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This blog focuses on real estate, land use and construction-related topics affecting Virginia and the Washington, D.C. metro area. With topics ranging from contract drafting and negotiation to local and regional land use project updates, the attorneys at Bean, Kinney & Korman provide timely insight and commentary on the issues affecting owners, builders, developers, contractors, subcontractors and other players in the industry. If you are interested in having us cover a specific topic, please let us know.

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Posts tagged Fairfax County.

Fairfax County is proposing amendments to the Planned Residential Mixed-Use (PRM) and Planned Development Commercial (PDC) zoning districts that would have a dramatic effect on future projects. Responding to comprehensive planning guidance for increased density and mixed-use projects in Transit Station Areas, Commercial Revitalization Areas and Commercial Revitalization Districts, the proposed changes would allow projects to achieve greater densities and facilitate walkable, urban projects.

Chief among the proposed changes is increasing the allowed density in the PRM and PDC districts. If the Board of Supervisors adopts the changes, projects within Transit Station Areas and Commercial Revitalization Areas or Districts could receive up to 5.0 FAR at the Board’s discretion. Notably, however, the Board could limit projects to the densities stated in the comprehensive planning guidance for a particular site or area. Related changes include eliminating requirements for increased open-space and unique design features and adding provisions specifically permitting parking reduction requests.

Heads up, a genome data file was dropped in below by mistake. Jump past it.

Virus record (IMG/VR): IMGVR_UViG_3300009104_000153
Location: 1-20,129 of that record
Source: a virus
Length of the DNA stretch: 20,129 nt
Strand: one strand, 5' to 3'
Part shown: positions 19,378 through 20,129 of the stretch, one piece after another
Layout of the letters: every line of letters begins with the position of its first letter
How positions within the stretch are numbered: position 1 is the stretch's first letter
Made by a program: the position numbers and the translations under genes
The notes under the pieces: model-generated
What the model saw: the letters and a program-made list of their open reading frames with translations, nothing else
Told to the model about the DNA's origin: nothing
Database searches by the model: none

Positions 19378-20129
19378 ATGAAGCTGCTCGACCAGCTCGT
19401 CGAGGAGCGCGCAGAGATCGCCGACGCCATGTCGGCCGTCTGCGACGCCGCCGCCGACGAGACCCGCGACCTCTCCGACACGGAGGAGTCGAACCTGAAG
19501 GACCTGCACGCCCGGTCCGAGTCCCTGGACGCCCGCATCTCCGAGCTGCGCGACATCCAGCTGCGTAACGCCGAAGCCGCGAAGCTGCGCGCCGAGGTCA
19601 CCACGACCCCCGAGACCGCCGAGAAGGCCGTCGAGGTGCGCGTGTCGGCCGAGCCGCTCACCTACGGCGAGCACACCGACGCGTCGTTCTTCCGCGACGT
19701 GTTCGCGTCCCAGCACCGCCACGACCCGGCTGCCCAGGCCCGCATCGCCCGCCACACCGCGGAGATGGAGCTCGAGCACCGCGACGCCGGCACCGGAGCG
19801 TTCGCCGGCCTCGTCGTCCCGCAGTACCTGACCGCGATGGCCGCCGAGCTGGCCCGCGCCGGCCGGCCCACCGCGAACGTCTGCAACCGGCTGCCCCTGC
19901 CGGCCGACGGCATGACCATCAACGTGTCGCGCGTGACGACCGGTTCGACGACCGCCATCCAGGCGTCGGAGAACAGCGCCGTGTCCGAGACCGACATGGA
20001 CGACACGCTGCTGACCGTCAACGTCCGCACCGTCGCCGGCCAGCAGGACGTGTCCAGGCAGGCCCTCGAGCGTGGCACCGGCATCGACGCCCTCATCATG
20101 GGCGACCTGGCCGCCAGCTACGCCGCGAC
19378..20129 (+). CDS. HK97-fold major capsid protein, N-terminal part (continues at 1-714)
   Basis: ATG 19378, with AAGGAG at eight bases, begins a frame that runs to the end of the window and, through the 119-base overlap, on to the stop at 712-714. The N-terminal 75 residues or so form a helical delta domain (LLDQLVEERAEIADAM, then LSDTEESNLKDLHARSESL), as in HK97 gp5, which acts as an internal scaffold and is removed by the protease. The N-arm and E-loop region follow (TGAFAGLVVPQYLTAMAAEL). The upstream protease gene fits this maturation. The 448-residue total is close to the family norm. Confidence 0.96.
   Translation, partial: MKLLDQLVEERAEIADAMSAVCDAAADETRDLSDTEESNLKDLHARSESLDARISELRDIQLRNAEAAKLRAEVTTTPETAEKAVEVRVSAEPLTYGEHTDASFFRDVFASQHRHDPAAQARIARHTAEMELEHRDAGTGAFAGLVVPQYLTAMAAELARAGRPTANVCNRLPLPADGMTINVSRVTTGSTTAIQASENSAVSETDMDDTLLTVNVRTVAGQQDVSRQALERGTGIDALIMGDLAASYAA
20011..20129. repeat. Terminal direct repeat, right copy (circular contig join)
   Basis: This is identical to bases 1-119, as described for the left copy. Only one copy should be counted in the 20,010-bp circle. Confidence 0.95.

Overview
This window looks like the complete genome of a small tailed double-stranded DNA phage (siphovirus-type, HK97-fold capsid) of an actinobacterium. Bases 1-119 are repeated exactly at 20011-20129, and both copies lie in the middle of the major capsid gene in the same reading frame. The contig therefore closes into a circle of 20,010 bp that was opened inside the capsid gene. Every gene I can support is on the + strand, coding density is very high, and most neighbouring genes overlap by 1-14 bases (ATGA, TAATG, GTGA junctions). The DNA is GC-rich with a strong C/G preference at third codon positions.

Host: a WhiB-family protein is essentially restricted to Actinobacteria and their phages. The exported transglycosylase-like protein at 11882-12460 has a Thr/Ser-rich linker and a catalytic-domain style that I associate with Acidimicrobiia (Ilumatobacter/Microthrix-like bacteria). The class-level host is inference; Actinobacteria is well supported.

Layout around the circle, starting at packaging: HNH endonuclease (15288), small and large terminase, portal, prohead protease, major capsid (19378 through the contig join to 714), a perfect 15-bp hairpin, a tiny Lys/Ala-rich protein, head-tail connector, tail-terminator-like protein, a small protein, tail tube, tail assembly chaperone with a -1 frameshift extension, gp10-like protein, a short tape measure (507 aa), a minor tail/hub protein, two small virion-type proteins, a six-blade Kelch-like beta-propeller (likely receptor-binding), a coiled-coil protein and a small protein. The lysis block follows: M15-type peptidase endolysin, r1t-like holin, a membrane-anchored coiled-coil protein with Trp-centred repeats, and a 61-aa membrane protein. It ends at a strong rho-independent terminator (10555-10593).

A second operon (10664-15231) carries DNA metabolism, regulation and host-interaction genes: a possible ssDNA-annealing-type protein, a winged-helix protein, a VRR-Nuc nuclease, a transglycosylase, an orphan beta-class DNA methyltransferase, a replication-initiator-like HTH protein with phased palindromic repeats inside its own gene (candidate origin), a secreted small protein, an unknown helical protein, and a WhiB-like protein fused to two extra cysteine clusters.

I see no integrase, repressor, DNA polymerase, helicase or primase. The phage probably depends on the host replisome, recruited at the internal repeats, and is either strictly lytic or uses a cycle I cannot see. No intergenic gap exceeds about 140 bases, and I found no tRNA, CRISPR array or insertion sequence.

These amendments are proposed for public hearings in November and December of 2015.

Image courtesy of La Citta Vita

On May 12, 2015, the Fairfax County Board of Supervisors voted unanimously to endorse a phased, multimodal approach to the future expansion and development of the Route 1 Corridor between Huntington and Fort Belvoir. This will take place in the context of eventual expansions and improvement extending further to Woodbridge.

Contentious land use approvals often result in lawsuits, which, even when unsuccessful, can lead to costly delays for developers. In the recent case styled In Re: November 20, 2013 Decision of the Board of Zoning Appeals of Fairfax County, the Fairfax County Circuit Court threw out one such legal challenge by homeowners to a controversial Zoning Administrator determination that the Board of Supervisors could approve a proposed storage facility by The Girl Scout Counsel of the Nation’s Capital (“GSC”) in conjunction with its special exception application to increase the occupancy of Camp Crowell in Oakton, Virginia. On appeal by nearby homeowners, the Board of Zoning Appeals reversed the Zoning Administrator. However, the circuit court then held that the BZA decision was void because the homeowners lacked standing to appeal the Zoning Administrator’s determination in the first place.

USGBC Logo on GlassWading through the various layers of requirements, enticements, incentives and regulations that apply to green building can be overwhelming to anyone, let alone the uninitiated.  This process is made far more complicated by adding the layering of federal, state, and local government efforts in this field.

The United States Green Building Council has this effort very easy with regards to LEED related public policy searches.  USGBC has a search engine with multiple selectable criteria to sift through the oceans of regulations to find what you are looking for.  I cannot say the entire database is perfect, but I can say that it appeared that the Virginia state and local discussion was basically accurate, including the status of the green building ordinances in Arlington County, Fairfax County, and the City of Alexandria.